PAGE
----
In order to carry out that task, he is convinced that the media must come up information that is truly of quality and pertinent to its audience, be it generalist or a more niche sort. In his opinion, one of the premises that he usually shares with those responsible for the media is that it is better to bet on less information yet of higher quality than for an immense volume that doesn’t bring the publica any value. “I think that there is a saturation and that generic information provides very little value,” he adds, adding that “people are willing to pay for information, but they don’t expect you to flood and saturate them, rather they want you to offer them things that have value. and with which they enjoy”, because this also serves as a purpose of information. “A well told story tells wonderous tales,” he says.
However, they are not the only efforts that the media have to take to build payment walls around their contents. There is another area where there is a long way to go and it is the relationship with the audience. As Nafría explains, it is vital that the audience be truly involved. But not only a posteriori, as is usually done, but before the published information. It is about getting them to participate, that they contribute their contents, their experiences, their knowledge about certain topics. And this is not easy to happen. There are examples, however, such as the Reader Center section of The New York Times, where queries and requests from users are answered, as well as their participation in many current issues. The data on its success are compelling. “In its first year since its birth, it has managed 600 different requests to readers on very different topics,” he says.
Ismael Nafría considers that the decision to charge for the information must be accompanied by other measures and one of the most important has to do with the relationship established with the audience. “If you want your audience to pay, you must work hard and keep it in mind,” he says. From there, you should experiment with all the formats that allow building a direct and close relationship with your community around the medium. One of the formats that is working is the newsletter because it is a tool that generates “very effective connection and engagement with the audience”. Format with more projection and that is starting to become more frequently used is the podcast, although in Spain it isn’t yet really an option for many editors.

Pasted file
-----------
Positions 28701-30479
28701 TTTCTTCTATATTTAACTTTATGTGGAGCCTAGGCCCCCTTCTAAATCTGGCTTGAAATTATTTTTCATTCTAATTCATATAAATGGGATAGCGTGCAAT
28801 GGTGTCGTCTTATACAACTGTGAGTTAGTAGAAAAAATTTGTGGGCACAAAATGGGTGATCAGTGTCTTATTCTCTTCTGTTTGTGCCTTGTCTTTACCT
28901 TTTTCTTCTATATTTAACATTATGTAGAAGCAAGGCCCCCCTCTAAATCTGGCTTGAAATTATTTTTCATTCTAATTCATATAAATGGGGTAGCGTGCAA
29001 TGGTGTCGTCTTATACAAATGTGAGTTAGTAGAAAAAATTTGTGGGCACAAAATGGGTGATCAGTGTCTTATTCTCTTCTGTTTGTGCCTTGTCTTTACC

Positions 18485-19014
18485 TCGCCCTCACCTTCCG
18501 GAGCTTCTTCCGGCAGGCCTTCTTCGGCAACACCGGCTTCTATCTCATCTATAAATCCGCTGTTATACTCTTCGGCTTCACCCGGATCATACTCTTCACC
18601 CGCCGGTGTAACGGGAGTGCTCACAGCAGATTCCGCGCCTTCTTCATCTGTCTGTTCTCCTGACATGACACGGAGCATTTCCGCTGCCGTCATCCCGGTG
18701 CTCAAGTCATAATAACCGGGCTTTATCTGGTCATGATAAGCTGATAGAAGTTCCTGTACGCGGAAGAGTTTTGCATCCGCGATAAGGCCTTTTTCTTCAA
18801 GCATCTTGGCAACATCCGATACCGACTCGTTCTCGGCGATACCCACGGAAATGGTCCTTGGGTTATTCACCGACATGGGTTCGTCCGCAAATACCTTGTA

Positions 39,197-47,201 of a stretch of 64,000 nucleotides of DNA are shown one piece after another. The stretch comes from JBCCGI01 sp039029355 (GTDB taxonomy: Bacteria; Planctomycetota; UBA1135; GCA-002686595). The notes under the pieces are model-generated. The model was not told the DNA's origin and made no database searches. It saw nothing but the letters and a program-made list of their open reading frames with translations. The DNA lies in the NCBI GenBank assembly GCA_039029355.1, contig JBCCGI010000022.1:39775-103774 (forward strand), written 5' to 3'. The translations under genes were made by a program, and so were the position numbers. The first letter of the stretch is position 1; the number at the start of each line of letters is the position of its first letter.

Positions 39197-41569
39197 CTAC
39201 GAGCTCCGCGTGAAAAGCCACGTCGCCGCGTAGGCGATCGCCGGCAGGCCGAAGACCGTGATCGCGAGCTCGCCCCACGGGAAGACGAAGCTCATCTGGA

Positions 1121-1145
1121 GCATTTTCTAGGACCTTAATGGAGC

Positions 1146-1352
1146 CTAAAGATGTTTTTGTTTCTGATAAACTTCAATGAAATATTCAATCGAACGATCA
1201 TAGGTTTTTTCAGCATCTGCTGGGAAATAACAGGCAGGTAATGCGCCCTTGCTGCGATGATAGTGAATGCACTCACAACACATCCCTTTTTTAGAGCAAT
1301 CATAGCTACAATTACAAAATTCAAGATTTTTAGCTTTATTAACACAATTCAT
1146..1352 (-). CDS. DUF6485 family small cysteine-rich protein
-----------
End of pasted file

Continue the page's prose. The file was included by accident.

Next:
That the payment for the information is irremediable at the moment, does not mean – to clarify – that it is the solution to income stream problems. But it has to be seen as an additional way which is becoming increasingly important and that will end up being the main income stream as is already happening in certain media such as with The New York Times.
The Situation with Spain
So what’s happening in Spain? Did editors finally decide to charge for information?
Nafría assures that everything points to the fact that the editors will decide throughout this year regarding payment. There are already some media, he adds, that are charging for information such as the regional and local newspapers of the Vocento group or the Catalan daily Ara.
However, will media outlets that opt for payment not lose audiences to the benefit of “free” ones? This premise, which was used years ago, has no validity as such, according to Nafría. For him, although readers may be lost, the most important aspect is that the medium is able to achieve a loyal following. We are witnessing the failure of a model, based on audience hunting, which not only makes no sense, but also is dysfunctional. Therefore, it is more sensible and beneficial to increase the loyal audience “with which the media can count on for those that need them, rather than increasing the number of users who whiz through the site once a month without realizing it.”
In any case, it is clear that the loss of audience is always related to the type of strategy that the media puts into practice. But, even if readers lost, it is far wiser to focus on winning loyal users who interact and get involved with the medium of choice.